We travelled the line back towards beeston joined by one of good friends Brandon to Beeston centre and its bus/tram interchange

Beeston suffered badly as a result of the tram works but is still home to some amazing shoping streets offer a banaza of bargins and some amazing street art and is indeed a town worth visiting in its own rights.

We soon arrived at our next tram stop middle street as the rain started to fall and the tram was arriving and continued on our exploration of the new network.

We alighted at the qmc the first hospital to have its own direct tram link which was also based to severial film crews all getting info and filming this momumentus occasion.

The platforms were manned by plenty of volunteers who have dedicated there time to help the new passengers get to where they need quickly and easily around the hospital.

We soon arrived back at Nottingham Station the first station along the line which has been open for a couple of weeks now and is now the most vital link along the network although the biggest irony of this new station is that is built on the old line of the Great central railway which ran from Nottingham victoria to Loughborough , Leicester and eventually London.

We now started our journey along the clifton line and alighted at our first point meadows embankment.

This stop is next to the stunning riverside which we visited in a previous blog and the historic welford toll bridge.

The toll bridge was opened on 16 June 1870 and thankfully stands to this day and is now open to pedestrians and bikes alongside the trams which is where we walked across by foot to our next stop wilford village.

From wilford village we were once again on the old great central line and making good speed as we travelled down the line. As we passed wilford lane we noticed a siding not sure its use mind you.

We soon arived at ruddington lane where you can jump onto the bus to ruddington village and of course continue the great central railway adventure with the fantastic GCR north.

From here the line leaves the old gcr line as it makes it way into clifton and back onto the city roads.
The trams along this line were a lot let busy then then the toton line so we actually managed to get a seat this time as we made our way though the residential area and towards the end of the line.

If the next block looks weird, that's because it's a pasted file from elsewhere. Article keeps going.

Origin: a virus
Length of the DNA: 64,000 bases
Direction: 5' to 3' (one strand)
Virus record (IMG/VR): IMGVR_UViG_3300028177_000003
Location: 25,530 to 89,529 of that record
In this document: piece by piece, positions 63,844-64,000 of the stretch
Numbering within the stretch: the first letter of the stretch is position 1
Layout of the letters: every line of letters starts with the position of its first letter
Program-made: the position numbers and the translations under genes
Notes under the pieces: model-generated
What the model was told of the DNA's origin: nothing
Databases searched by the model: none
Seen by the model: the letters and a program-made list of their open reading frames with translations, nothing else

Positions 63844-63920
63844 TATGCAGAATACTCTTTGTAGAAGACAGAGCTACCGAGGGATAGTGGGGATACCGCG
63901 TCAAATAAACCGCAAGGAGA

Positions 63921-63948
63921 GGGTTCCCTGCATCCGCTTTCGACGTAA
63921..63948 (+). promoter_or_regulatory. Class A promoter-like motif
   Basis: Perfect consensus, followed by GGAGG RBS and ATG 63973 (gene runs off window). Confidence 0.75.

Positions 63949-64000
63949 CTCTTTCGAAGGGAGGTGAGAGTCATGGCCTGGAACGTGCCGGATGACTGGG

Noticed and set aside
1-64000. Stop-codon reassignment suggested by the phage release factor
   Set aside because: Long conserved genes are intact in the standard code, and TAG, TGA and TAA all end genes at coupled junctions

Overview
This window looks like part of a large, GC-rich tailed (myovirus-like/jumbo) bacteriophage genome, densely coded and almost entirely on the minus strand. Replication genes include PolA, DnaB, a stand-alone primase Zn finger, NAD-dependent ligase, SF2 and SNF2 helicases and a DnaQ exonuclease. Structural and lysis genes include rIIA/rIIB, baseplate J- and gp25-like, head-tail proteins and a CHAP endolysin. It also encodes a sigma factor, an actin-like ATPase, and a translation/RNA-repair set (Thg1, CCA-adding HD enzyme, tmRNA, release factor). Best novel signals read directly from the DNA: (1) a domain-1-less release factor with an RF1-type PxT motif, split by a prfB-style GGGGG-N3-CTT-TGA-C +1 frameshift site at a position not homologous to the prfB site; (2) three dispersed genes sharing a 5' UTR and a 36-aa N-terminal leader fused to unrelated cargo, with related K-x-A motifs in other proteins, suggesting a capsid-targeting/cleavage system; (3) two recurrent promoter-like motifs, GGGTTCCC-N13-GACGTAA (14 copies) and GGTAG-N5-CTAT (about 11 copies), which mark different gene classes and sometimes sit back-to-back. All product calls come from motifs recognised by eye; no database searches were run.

We alighted at clifton centre and this town is more like a city suburb then any of the other place’s along the route with its small row of retail units and medical centre there was not much to discover although the rain did hampen our resolve to explore further today so we rejoined the tram and made our way though the residential streets and towards clifton south.

We arrived at the final stop and even though we were less the a minuets walk from clifton it felt as though we were in the middle of nowhere surrounded by nothing more then empty car park and unused bus stops.

Although you can see the south Nottinghamshire countryside in the distance this is as no frills as you can get for a park and ride and not a place of great intrest unless you are using thempark and ride we were glad to be retuning to the tram and moving back into the city and home.

indeed this is another exciting chapter to nottinghams world class public transport network and it will be of no suprise of this being a success. While the clifton line gives you a taste of the speed it  is more of a basic commuter line but for exploring some of the amazing things in nottingham we fully recommend the toton line as at most of the stops there is somthing amazing to be found.

Untill Alan gets round to writing up are other amazing adventures remember to get outdoors and keep exploring.

Author:

I am a farther of three amazing children and also a travel writer with my good friend Oswald. I am sometimes viewed as a bit eccentric but if you can't enjoy life then there's no point living it.